Renee: Yep. Can you speak to that a little bit? I mean, are you talking about leveraging the brand, just the brand identity as a whole in the ABM effort or including stakeholders within the organization and thought leaders within the organization as well?
Sangram: I’m talking definitely on both of those fronts. As an example, one of the things I think about is the whole idea of quality over quantity. I remember when I used to run marketing at [inaudible 00:03:01] and then when I was with Salesforce, the best, the most amazing moments for me and my team was when we get thousands of people downloading an eBook or thousands of people registering for a webinar, and then we’re like, “Whoa, we just hit over quota.” And the sales team will be have been looking at you and say, “Well, that’s awesome, but you’re excited, but they’re not the one.”
This happens in every single company all the time and I never understood why all the sales people are not happy. We just got a thousand more people. And come to [inaudible 00:03:33] going back to the humanizing aspect of it, sales titles, if you’ve been thinking about the titles, is account executive. So, all this focus on accounts and marketing has been giving them leads all the time. When it came to really understanding the impact of ABM and thinking about humanizing, we need to really be humanizing the process between marketing and sales. The choosing quality over quantity matters a lot.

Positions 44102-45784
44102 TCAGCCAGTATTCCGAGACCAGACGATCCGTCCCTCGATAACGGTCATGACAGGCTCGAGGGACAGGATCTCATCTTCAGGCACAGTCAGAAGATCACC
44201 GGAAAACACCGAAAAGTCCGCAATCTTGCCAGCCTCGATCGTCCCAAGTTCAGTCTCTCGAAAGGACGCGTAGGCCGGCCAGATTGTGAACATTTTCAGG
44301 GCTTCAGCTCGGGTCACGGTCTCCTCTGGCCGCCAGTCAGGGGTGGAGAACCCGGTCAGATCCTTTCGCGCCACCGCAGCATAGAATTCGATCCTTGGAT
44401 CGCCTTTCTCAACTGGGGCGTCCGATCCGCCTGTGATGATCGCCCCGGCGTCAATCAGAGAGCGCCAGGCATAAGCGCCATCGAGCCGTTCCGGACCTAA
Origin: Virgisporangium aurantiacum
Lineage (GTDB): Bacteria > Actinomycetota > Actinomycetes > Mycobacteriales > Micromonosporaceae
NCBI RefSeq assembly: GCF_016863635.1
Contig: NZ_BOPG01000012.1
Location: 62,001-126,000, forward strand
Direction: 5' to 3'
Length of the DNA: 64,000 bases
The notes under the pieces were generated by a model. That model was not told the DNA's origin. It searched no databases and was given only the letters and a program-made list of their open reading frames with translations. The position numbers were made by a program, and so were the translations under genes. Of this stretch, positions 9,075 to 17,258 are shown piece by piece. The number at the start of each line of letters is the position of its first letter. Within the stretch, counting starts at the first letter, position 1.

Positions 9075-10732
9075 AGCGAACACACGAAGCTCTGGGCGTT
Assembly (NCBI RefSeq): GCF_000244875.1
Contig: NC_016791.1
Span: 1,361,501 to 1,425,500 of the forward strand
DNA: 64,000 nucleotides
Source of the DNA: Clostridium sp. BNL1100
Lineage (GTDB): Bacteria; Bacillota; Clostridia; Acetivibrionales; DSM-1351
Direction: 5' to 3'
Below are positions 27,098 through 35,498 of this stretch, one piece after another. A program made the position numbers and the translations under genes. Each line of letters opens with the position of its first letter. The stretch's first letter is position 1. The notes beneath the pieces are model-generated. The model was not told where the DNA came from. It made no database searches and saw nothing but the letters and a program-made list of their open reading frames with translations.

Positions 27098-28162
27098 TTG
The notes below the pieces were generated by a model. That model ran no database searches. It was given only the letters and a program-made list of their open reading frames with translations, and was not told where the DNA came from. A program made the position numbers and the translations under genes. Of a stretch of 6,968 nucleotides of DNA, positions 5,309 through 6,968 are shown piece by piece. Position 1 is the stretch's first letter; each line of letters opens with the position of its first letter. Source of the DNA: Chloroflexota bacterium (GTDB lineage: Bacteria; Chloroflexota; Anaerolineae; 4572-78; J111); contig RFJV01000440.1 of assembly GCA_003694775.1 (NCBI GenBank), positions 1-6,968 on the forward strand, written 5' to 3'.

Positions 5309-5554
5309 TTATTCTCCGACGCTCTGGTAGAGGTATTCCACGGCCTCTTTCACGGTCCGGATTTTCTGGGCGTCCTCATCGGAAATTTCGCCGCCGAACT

Today, when I look at a webinar or an eBook or any downloads that ever happened, the first thing we do as a company is, okay, let’s just match that list of people that came through a webinar program or whatever download that they came through. How many of them fit our target audience and target account? What you would find is if you have 100 people who registered, maybe 10 of them match your target account list. And if that’s what it is, then now you’re really focusing on those 10, and to me, now you have the opportunity to create really amazing campaigns with those 10 accounts as opposed to worrying about 100.
Renee: Yeah. You know, one of the tension points between marketing and sales for as long as I can remember, is that lead quality, right? And regardless of the fact that you think you’re agreeing upfront what a lead is, and we all work very hard to do that. It can be frustrating on both sides, right? Sales feels like maybe they’re not being heard or the leads that are coming to them aren’t the right qualification. Marketing feels like they’re doing everything they can and spending every dollar they can wisely to generate these leads. And it seems like, and what I’ve heard is that ABM really is a nice way to bring marketing and sales together and get them more aligned than ever before. Would you agree with that?
Sangram: Absolutely. I think, yeah, at least at Terminus, what we’re trying to do is we have one scorecard for marketing and sales. When I think about marketing automation and what we, what I came from the world, then I preach that for several years, so I take some of the blame for the challenge that marketing sales has and really have to change my own personal mindset. It’s no longer about having two different scorecards. If you are an organization right now and you’re in a C-level and you’re walking into a meeting where marketing and sales are coming together with two different numbers or two different spreadsheets or two different dashboards, you got it wrong. That is not the way of going. That’s where a lot of companies then hire more operations people to just support or validate some executive’s thought process and that’s not what we should be thinking about.